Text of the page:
A new plan to fight hijacking in South Africa was developed by the Department of Home Affairs and the South African National Defence Force (SANDF) that includes ramping up their capabilities in the coming months to stop hijacked vehicles from crossing the border into the rest of Africa.
Answering in a recent parliamentary Q&A, Home Affairs minister Aaron Motsoaledi said the government has identified modus operandi and the escape routes of the car hijacking syndicates.
“Working with members of the South African Police Services (SAPS), the SANDF has put measures in place, to prevent either hijacked and/or stolen cars from crossing our borders,” he said.
“They mostly include our eastern border between Kwazulu-Natal and Mozambique and the northern border between Limpopo and Zimbabwe. As a result, the military officers are statically deployed for 24 hours in those identified areas in order to intercept and thwart the activities of the syndicates,” he said.
Motsoaledi added that the Border Management Authority, which currently falls under the ambit of the Department of Home Affairs, has issued a public advertisement to recruit 200 ‘patriotic border guards’ who will be deployed in these vulnerable segments of the borderline to augment the work of the SANDF officers.
“In this regard, the Border Guards will be statically deployed for 24 hours in the identified vulnerable segments and this would allow members of the SANDF to freely apply their high mobility deployment strategy for countering any illegal syndicated activities, including the undue expatriation of our stolen vehicles.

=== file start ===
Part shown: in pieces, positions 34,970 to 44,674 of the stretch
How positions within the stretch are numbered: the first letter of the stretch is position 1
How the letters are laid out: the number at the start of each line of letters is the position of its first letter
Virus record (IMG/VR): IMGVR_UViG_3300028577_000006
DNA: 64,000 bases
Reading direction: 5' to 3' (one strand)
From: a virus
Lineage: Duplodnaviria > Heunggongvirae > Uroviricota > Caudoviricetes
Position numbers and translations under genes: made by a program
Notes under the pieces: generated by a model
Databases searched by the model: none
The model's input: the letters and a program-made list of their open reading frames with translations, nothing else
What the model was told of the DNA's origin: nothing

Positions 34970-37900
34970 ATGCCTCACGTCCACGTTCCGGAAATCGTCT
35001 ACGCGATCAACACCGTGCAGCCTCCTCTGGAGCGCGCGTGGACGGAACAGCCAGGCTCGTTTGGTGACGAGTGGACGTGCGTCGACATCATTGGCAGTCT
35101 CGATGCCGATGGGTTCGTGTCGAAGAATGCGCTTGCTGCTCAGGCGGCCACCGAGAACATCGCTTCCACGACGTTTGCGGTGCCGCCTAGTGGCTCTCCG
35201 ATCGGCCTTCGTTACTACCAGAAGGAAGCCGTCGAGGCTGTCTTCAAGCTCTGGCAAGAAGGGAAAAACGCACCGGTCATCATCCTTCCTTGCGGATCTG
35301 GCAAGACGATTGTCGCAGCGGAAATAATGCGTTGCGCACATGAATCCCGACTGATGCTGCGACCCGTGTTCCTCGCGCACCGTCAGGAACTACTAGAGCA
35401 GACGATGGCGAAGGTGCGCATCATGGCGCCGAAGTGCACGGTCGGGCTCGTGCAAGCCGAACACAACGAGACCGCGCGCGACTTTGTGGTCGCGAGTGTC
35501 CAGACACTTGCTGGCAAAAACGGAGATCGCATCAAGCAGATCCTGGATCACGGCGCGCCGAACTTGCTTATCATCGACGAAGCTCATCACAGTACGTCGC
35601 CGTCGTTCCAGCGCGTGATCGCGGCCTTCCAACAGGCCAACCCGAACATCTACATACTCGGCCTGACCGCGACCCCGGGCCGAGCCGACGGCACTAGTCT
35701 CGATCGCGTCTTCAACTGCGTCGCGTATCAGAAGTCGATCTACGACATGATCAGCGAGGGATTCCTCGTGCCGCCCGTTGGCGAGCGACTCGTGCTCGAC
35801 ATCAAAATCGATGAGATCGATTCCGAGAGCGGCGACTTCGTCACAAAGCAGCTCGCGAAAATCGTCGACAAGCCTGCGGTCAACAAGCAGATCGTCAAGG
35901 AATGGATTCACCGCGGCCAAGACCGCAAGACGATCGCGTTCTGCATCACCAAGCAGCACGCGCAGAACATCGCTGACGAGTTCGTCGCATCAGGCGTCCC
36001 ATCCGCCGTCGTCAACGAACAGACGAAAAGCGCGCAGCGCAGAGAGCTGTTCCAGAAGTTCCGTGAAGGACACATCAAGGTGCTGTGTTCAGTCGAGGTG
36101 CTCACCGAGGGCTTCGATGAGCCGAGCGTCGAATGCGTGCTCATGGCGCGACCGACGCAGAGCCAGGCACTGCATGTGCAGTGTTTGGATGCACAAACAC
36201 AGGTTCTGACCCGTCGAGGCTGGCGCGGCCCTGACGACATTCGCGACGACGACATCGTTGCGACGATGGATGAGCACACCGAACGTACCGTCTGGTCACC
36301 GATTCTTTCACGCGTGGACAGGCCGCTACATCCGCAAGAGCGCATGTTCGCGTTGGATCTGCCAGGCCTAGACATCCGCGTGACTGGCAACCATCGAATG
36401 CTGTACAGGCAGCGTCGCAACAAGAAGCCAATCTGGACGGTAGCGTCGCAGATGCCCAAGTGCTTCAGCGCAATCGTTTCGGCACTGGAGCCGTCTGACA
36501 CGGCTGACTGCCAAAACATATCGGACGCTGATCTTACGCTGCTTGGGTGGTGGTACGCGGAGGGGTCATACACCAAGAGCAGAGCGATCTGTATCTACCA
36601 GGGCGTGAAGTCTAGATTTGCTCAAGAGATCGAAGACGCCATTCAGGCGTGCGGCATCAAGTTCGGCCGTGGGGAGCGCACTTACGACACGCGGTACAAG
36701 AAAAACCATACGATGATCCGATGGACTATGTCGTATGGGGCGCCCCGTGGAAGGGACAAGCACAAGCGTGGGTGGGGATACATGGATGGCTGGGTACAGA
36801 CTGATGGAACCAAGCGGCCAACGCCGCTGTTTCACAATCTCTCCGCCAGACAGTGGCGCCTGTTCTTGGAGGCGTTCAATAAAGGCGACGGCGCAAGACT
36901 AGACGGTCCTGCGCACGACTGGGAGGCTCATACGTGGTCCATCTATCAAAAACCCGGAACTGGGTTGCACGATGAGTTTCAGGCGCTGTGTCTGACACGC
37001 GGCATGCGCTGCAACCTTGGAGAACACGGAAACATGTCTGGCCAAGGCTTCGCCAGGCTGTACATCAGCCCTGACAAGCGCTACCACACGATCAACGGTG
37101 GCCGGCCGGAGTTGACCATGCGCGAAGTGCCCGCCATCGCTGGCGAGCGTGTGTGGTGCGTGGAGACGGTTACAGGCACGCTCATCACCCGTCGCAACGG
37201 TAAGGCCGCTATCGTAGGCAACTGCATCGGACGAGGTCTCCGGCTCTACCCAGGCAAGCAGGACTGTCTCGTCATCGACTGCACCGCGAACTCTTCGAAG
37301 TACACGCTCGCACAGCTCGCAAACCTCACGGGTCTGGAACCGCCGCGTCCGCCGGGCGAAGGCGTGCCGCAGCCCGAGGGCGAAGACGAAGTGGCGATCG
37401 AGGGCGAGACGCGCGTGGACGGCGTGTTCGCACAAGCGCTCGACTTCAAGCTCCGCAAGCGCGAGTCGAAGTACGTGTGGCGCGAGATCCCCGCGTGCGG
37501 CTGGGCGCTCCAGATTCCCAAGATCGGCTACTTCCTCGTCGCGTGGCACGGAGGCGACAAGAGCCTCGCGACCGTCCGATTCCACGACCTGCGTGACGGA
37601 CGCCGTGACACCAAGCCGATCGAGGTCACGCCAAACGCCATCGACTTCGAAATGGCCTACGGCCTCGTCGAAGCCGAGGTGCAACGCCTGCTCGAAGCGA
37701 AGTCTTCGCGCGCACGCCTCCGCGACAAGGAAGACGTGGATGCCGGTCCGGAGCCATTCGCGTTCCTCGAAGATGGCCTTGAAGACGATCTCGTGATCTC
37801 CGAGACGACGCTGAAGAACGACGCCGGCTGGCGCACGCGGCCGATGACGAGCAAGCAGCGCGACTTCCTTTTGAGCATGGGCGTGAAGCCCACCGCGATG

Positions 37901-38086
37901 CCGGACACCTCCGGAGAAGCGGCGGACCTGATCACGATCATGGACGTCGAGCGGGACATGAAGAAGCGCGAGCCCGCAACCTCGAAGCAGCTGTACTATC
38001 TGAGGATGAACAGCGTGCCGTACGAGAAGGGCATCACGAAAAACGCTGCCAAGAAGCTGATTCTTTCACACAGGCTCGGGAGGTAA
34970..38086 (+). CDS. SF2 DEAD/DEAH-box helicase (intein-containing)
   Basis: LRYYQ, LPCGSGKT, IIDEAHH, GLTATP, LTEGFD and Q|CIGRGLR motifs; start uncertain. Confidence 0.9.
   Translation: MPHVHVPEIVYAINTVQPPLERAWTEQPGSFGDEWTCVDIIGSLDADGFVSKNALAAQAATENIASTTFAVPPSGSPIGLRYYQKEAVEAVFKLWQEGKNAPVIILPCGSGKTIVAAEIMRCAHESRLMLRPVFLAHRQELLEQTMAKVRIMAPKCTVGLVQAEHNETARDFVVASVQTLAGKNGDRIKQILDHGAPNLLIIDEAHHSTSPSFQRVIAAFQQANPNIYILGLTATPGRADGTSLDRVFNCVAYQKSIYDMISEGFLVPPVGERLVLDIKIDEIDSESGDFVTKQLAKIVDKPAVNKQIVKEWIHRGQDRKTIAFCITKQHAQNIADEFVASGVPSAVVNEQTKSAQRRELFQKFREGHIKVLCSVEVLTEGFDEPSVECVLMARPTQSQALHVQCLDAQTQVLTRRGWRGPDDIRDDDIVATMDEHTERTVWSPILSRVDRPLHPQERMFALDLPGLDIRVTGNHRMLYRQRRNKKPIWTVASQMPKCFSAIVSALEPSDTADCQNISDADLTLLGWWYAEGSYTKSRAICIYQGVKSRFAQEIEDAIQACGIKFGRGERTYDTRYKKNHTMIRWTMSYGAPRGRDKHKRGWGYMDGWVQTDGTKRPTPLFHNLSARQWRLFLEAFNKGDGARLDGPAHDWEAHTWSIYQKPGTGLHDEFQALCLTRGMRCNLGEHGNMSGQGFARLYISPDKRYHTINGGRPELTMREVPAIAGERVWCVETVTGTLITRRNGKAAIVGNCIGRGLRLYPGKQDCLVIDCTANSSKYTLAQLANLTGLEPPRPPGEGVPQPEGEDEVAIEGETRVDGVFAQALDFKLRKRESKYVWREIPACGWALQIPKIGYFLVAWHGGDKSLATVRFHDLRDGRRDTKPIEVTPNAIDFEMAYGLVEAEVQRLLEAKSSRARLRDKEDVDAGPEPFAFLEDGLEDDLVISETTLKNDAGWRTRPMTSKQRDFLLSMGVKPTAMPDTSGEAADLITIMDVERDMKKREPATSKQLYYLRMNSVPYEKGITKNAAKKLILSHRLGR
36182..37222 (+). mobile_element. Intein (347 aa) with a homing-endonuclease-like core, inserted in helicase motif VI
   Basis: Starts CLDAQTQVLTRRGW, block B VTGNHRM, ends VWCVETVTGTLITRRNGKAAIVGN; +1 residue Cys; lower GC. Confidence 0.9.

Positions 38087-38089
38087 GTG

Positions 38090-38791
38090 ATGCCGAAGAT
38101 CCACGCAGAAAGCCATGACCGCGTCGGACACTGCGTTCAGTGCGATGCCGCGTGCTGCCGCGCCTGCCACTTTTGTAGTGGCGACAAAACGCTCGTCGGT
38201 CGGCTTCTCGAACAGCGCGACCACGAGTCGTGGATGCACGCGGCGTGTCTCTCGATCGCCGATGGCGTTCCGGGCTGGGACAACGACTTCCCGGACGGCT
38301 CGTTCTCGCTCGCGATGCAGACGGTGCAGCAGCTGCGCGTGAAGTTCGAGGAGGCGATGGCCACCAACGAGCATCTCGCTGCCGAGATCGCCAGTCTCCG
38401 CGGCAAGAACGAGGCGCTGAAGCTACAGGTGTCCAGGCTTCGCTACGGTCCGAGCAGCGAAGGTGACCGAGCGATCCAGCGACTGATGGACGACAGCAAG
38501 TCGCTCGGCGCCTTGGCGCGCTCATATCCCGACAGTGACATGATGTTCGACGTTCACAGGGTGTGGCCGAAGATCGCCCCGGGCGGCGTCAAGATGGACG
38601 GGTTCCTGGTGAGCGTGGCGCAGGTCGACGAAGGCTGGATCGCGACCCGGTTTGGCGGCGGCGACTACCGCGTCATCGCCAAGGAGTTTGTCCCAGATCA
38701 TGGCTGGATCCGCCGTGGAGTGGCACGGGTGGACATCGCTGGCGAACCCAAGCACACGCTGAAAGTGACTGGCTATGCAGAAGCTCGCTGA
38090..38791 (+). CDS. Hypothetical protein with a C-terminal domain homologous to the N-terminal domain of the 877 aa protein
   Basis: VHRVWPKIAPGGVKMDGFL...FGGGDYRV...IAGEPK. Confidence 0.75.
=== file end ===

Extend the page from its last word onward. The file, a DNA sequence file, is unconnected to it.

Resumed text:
“In addition, the Border Management Authority has started engagements with our immediate neighbours through the Joint Technical Committees to devise strategies to jointly address these inter-jurisdictional crimes.”
South Africa’s crime statistics for Q3 2021/2022 show hijackings across the country have increased steadily in recent years.
The data, which was presented by the South African Police Service (SAPS) to parliament on 18 February, covers the period between October and December 2021.
A total of 5,455 hijackings were reported across the country over the period – a 13.8% increase from the 4,794 hijackings reported over the same period the previous year.
As with the country’s other major crimes statistics, the majority of the cases were reported in the most populous areas. Most carjacking cases were reported in Gauteng (2,824), followed by KwaZulu-Natal (845) and the Western Cape (692).
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